Nosocomial infections associated with contaminated quaternary ammonium compounds that were used to disinfect patient-care supplies or equipment (e.g., cystoscopes, cardiac catheters, or surgical instruments) have been reported; none of these infections were caused by RGM. Quaternary ammonium compounds are used widely as low-level disinfectants.1 Surgical instruments used in liposuction and liposculpture procedures are critical items (i.e., intended to enter a normally sterile environment, sterile tissue, or the vasculature) according to the Spaulding Classification.2 Critical items should be sterilized between patient procedures.

Based on the risk for contamination of postsurgical wounds, aesthetic surgical procedures such as liposuction or liposculpture are considered clean wounds according to the classification system developed by the National Research Council.3 National Nosocomial Infections Surveillance (NNIS) system data indicate that among 5652 integumental surgical procedures (including aesthetic surgical procedures with risk index=0) performed during 1986-1996 in the United States, only 1.4% were complicated by SSI.

SSI caused by RGM following aesthetic surgical procedures is rare. Reports include infection following augmentation mammoplasty procedures4,5 and an outbreak of infection following either face-lift or augmentation mammoplasty procedures that implicated using contaminated gentian violet skin-marking solution as the source of infection.6

The Venezuelan Ministry of Health operates a national program for surveillance of antimicrobial resistance, and some of the large university hospitals occasionally provide rates of specific hospital-acquired infections. However, no active surveillance programs exist for SSI or systematic monitoring of tap water for microorganisms in health-care settings.

To prevent SSI in health-care settings, all surgical instruments used in liposuction or liposculpture procedures should be cleaned carefully after the procedure and sterilized in accordance with a validated reprocessing protocol provided by the medical device manufacturer. The exclusive use of low- or intermediate-level disinfectants to reprocess surgical instruments between patient procedures is inconsistent with the Food and Drug Administration guidance and recommended standards of practice.1,2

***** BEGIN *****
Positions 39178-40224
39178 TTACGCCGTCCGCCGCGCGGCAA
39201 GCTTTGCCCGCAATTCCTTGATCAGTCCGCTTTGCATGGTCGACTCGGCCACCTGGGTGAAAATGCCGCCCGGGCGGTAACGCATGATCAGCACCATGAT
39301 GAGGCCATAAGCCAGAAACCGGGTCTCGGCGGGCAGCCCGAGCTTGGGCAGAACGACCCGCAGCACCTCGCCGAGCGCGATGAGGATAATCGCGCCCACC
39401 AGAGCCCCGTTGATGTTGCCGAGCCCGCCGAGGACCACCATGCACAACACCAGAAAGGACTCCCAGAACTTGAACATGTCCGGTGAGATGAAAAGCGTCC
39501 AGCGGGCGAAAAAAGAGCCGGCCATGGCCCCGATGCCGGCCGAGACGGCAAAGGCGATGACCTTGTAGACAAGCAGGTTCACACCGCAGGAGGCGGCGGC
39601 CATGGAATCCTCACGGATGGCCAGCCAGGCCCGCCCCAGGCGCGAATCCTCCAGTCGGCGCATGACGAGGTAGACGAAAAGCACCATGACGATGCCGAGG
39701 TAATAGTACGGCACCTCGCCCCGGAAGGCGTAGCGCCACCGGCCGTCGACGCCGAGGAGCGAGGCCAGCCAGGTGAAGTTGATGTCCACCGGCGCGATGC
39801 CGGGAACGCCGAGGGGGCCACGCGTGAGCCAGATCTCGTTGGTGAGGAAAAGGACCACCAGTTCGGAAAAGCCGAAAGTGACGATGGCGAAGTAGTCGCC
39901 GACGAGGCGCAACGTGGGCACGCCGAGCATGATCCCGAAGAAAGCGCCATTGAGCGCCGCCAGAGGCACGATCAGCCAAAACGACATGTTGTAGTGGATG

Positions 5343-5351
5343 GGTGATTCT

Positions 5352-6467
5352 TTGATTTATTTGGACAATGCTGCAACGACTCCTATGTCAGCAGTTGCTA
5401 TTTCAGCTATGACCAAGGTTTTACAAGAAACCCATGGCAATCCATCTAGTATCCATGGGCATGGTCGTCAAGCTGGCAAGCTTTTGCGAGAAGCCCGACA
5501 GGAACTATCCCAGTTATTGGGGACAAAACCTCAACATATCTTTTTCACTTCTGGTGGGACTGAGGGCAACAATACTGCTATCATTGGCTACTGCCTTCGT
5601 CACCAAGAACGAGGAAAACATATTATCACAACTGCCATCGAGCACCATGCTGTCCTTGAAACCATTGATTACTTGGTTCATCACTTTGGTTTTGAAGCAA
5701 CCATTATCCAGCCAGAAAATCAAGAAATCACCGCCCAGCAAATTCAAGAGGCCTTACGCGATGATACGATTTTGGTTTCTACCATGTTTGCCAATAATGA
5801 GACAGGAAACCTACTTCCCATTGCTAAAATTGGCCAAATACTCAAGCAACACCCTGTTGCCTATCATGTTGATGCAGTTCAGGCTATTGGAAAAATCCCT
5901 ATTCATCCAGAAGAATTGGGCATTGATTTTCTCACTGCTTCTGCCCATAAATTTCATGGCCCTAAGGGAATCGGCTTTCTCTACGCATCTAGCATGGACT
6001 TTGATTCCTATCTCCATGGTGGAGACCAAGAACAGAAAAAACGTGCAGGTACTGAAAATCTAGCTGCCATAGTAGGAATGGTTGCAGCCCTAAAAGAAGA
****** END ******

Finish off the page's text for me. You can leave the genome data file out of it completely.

References: 6 available




Also Meets CME requirements for:
Browse CME for all U.S. States
Accreditation Information
The American Medical Association is accredited by the Accreditation Council for Continuing Medical Education to provide continuing medical education for physicians. The AMA designates this journal-based CME activity for a maximum of 1 AMA PRA Category 1 CreditTM per course. Physicians should claim only the credit commensurate with the extent of their participation in the activity. Physicians who complete the CME course and score at least 80% correct on the quiz are eligible for AMA PRA Category 1 CreditTM.
Note: You must get at least of the answers correct to pass this quiz.
Please click the checkbox indicating that you have read the full article in order to submit your answers.
Your answers have been saved for later.
You have not filled in all the answers to complete this quiz
The following questions were not answered:
Sorry, you have unsuccessfully completed this CME quiz with a score of
The following questions were not answered correctly:
Commitment to Change (optional):
Indicate what change(s) you will implement in your practice, if any, based on this CME course.
Your quiz results:
The filled radio buttons indicate your responses. The preferred responses are highlighted
For CME Course: A Proposed Model for Initial Assessment and Management of Acute Heart Failure Syndromes
Indicate what changes(s) you will implement in your practice, if any, based on this CME course.


Some tools below are only available to our subscribers or users with an online account.

2 Citations

Related Content

Customize your page view by dragging & repositioning the boxes below.

Articles Related By Topic
Related Collections
PubMed Articles